Abosede, A.O. & Akesode. 1986. Self-medication with Agbo-Jedi in Lagos, Nigeria. J. Research on Ethnomedicine, 1(1).
Falconer, J. 1990a. "Hungry season" food from the forests. Unasylva, 41 : 14-19.
Falconer, J. 1990b. The major significance of "minor" forest products. Community Forestry Note 6. Food and Agriculture Organisation, Rome, 232 pp
FAO. 1983. Food and fruit-bearing forest species. FAO Forestry Paper No. 44/1. Rome.
FAO. 1984. Food and fruit-bearing forest species. FAO Forestry Paper No. 44/2. Rome.
FAO. 1986a. Food and fruit-bearing forest species. FAO Forestry Paper No. 44/3. Rome.
FAO. 1988a. Proc. FAO/Khon Kaen University Workshop on Nutrition in Forestry, Khon Kaen, Thailand, 18-21 October 1988. ESN/NIF/88/27. Rome. FAO.
FAO. 1988b. Forestland for the people. A forest village project in Northeast Thailand. Bangkok, Thailand, Bureau regional de la FAO for Asia and the Pacific.
FAO. 1988c. Planning self-help fuelwood projects in Asia. Based on the Workshop on Planning self-help Fuelwood Projects in Asia, Chiang Mai and Khon Kaen, Thailand, 2-13 February 1987. Bangkok, Thailand, FAO Regional Office for Asia and the Pacific.
FAO. 1988d. Report of the Expert Consultation on Forestry and Food Security. Trivandrum/Bangalore ,India, 7-20 February 1988 . Rome, FAO.
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Hoskins, M. 1985. The promise in trees. Food and Nutrition, 11(2): 44-46.
Krishnamurthy, K. 1984. Humans' impact on the Pichavaram mangrove ecosystem: a case study from southern India. Proc. Asian Symposium on Mangrove Environment, Research and Management. Kuala Lumpur , 25-29 August 1980, p. 624-632.
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Ngambeki, D.S. 1985. Economic evaluation of alley cropping Leucaena with maize and maize-cowpea in southern Nigeria. Agric. Systems, 17: 243-258.
Niamir, M. 1989. Herder decision-making in natural resource management in arid and semi-arid Africa. Rome, FAO, Forestry Department.
Sène, E.H. 1985. Trees, food production and the struggle against desertification. Unasylva, 37(150): 19-26.
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Wickens, G.E. et al. (eds). 1985. Plants for arid lands. Proc. Kew Int. Conf. on Economic Plants for Arid Lands. London, Allen and Unwin.
Widagda, L.C. 1981. An ecosystem analysis of West Javanese home gardens. Document de travail. East-West Centre, Environment and Policy Institute.
This article is excerpted with the gracious permission of the publisher and author from:
Hoskins, M. 1990. The contribution of forestry to food security. Unasylva 160, Vol. 41 - 1990/1. FAO, Rome. Web site: fao.org/docrep/t7750e/t7750e02.htm
About the author
Marilyn Hoskins is an anthropologist with a communications background who has dedicated her professional life to working in the area of local governance and community development with equity, especially in relation to the interface between the local men and women and the tree and forest resources upon which many of them depend. Within the field of community forestry she has worked on a number of issues related to policy, planning and field activities including food security, local/communal management, tenure and access, gender and equity, conflict management, local organization, communications (both up and down), participatory training of professionals and communities, markets and information systems to improve local incomes from various forest products and small scale enterprises, and social science tools including RRA and PRA. She has carried out research and has designed, managed, backstopped, monitored and evaluated programs and projects. She has developed, organized and carried out training, courses, seminars and workshops.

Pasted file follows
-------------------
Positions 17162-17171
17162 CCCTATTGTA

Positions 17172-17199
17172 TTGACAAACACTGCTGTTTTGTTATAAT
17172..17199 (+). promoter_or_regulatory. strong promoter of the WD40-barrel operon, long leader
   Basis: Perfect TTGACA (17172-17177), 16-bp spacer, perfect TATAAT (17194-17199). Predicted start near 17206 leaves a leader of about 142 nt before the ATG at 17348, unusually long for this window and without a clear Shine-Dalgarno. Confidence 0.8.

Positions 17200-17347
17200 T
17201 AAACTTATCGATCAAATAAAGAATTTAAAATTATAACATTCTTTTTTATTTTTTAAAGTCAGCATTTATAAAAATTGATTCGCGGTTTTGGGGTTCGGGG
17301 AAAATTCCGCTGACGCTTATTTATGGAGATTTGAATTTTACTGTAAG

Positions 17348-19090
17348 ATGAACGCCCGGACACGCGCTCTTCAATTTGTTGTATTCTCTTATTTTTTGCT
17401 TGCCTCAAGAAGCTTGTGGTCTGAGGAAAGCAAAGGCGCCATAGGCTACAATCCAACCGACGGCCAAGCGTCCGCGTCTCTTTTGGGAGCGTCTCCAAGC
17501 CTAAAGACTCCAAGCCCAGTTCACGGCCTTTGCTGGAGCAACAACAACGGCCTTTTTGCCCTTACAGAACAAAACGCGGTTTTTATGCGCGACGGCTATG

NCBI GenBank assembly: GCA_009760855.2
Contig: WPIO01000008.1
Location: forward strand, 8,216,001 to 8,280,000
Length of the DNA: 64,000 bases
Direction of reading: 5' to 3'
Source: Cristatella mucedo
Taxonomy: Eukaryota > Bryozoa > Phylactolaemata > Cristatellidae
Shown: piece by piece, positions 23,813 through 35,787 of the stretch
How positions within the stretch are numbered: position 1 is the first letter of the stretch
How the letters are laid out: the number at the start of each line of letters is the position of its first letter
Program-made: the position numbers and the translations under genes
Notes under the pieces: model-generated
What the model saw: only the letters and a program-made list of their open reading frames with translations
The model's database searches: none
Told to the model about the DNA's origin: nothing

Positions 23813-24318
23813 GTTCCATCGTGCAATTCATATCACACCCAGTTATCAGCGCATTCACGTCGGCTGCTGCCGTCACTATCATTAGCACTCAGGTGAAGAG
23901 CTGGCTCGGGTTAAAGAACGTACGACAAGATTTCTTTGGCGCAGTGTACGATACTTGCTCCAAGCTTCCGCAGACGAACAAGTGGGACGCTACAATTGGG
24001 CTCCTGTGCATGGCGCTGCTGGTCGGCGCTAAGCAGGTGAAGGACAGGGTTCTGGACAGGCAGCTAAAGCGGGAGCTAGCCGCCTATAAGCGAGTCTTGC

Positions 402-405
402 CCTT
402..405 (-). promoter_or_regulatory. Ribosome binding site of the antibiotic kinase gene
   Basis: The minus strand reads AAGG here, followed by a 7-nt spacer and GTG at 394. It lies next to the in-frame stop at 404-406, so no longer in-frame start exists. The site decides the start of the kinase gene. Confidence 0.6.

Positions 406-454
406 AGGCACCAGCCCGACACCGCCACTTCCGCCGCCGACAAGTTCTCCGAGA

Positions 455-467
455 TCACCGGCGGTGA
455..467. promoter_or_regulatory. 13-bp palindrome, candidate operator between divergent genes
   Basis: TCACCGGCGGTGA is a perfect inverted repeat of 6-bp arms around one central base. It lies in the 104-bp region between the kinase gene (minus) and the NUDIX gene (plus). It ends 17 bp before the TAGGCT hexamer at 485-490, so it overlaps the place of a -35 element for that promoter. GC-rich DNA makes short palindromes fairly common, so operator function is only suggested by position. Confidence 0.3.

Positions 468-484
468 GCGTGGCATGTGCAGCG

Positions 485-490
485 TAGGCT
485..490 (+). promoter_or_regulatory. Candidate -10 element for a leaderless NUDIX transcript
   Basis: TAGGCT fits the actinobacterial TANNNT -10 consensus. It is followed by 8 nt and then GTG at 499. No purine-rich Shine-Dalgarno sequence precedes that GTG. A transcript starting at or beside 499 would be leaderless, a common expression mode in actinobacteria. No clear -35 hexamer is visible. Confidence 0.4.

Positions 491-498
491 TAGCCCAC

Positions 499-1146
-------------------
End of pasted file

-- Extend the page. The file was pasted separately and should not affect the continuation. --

She lived five years each in Southeast Asia and West Africa and has worked in community development in over 40 countries in Asia, Africa, and Latin America and is now also working with forestry issues in the United States. In 1978-79 she helped design the community forestry program of the United Nations and then joined the Food and Agriculture organization in Rome (1984-1996) to further develop and manage that multi-million dollar, multi-donor global program within the Policy and Planning Division of the Forestry Department. Previously (1980-1984) she was the Title XII International Development Chair at Virginia Tech and initiated and coordinated their Participatory Development Program after having established and managed her own consulting company Diversified Development Services (1978-84). In 1996 she returned to the US where she writes and lectures to universities and international meetings and continues work with FAO, USAID, World Bank and various forestry and community NGOs including Ford Foundation. Her current focus is on policy and planning issues for more successful both long and short term community benefits, social capital, communal management of forest and other natural resources and issues of monitoring and evaluation of participatory activities.